But, as with so many other disruptions in the city, electric boards could be the next front in a larger and more complicated battle. It partly boils down to how the curbs should be used. More fundamentally, it's about who controls them.

Pro skater Karl Watson tries not to hate on the new technology, even if he's nostalgic for a past era of San Francisco skateboarding — one that propelled him to fame.

Watson began skating in 1987, when he was 11 years old. At that time Justin Herman Plaza was the center of the skateboarding universe, known for a sinuous cement embankment that skateboarders called "The Wave." In the '90s, local skaters began filming themselves as they pirouetted over the plaza's steep ledges and circular berths, backing their stunt-filled ballet with a hip-hop soundtrack. An iconic 4-minute YouTube clip shows Daly City skater Mike Carroll sailing over benches and cobblestones, coasting through parking structures, and grinding the nose of his board along a concrete step — until he finally falls.

"Oh my God, it was amazing," 43-year-old Marina-born skater Scott Thompson remembers. "At that time, people might not have liked skateboarding," he says, "but they didn't know what to do about it."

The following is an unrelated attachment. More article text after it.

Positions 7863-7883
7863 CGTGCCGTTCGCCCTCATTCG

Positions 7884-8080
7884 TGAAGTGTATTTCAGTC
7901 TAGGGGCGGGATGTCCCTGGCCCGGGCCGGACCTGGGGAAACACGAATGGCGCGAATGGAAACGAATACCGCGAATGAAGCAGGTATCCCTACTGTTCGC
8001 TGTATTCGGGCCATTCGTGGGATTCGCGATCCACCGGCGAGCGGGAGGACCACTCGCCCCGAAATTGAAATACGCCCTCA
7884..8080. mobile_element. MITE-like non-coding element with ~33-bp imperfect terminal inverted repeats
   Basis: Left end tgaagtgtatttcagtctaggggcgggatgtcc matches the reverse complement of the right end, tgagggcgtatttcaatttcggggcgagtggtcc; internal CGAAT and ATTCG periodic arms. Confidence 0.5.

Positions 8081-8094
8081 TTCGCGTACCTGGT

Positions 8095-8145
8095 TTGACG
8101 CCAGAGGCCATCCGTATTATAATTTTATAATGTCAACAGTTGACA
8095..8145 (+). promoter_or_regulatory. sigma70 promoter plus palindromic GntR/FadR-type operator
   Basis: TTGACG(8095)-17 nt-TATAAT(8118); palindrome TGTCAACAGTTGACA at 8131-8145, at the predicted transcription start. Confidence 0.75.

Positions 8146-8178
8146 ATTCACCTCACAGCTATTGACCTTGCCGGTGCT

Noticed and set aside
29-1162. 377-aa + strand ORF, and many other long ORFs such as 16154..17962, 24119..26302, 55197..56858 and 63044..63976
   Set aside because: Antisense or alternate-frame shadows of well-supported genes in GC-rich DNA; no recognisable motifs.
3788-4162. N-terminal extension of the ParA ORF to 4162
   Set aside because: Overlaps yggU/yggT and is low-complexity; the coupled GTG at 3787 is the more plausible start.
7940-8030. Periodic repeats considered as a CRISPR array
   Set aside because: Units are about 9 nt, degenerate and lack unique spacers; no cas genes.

Even before its waterfront architecture was immortalized in videos, San Francisco had already established itself as a subject of skateboard lore. It was the home of Thrasher magazine, which launched in 1981 and became the periodical of note in the skateboard world. It was a land of switchback streets and hills and plazas that were reimagined as obstacle courses; Justin Herman was more commonly known as "EMB," which served both as shorthand for "Embarcadero" and as an abbreviation for the local skate crew "Embarcadero's Most Blunted." It was a land where skaters crested the hills of Lombard Street and rattled through the brick-paved gullies of North Beach, and where, in 1986, a teenager named Mark Gonzales sprang from a platform at the Embarcadero, soared over a formidable concrete gulf, and magically landed on a staircase below. (That gulf was thence rechristened "the Gonz Gap.")

Gradually, though, San Francisco cops began encroaching on the various back alleys and benches where skateboarders plied their trade. In 1992, police parked a patrol car next to Justin Herman to ward skaters off, Thompson says. By 1994, a beat cop was hanging out there every day.

"We called him 'Officer Squirrel' because he'd try and ambush you," Thompson says. "He was like the worst, awful, cliche-looking cop — this white ginger guy with a little mustache and glasses. Such an asshole. He took so much joy in taking our skateboards."

Watson only has vague recollections of Officer Squirrel, but says he vividly remembers the day he got arrested for squabbling with a cop at the plaza. "He had me handcuffed to a bench with one hand, and I was telling him like it is in a teenage way, and the cop came over and popped me in the face," Watson says. Another veteran skater, Ando Caulfield, remembers going to juvenile court to pay a raft of citations and retrieve 10 or so boards confiscated at EMB.


About The Author

Rachel Swan

Rachel Swan

Rachel Swan was a staff writer at SF Weekly from 2013 to 2015. In previous lives she was a music editor, IP hack, and tutor of Cal athletes.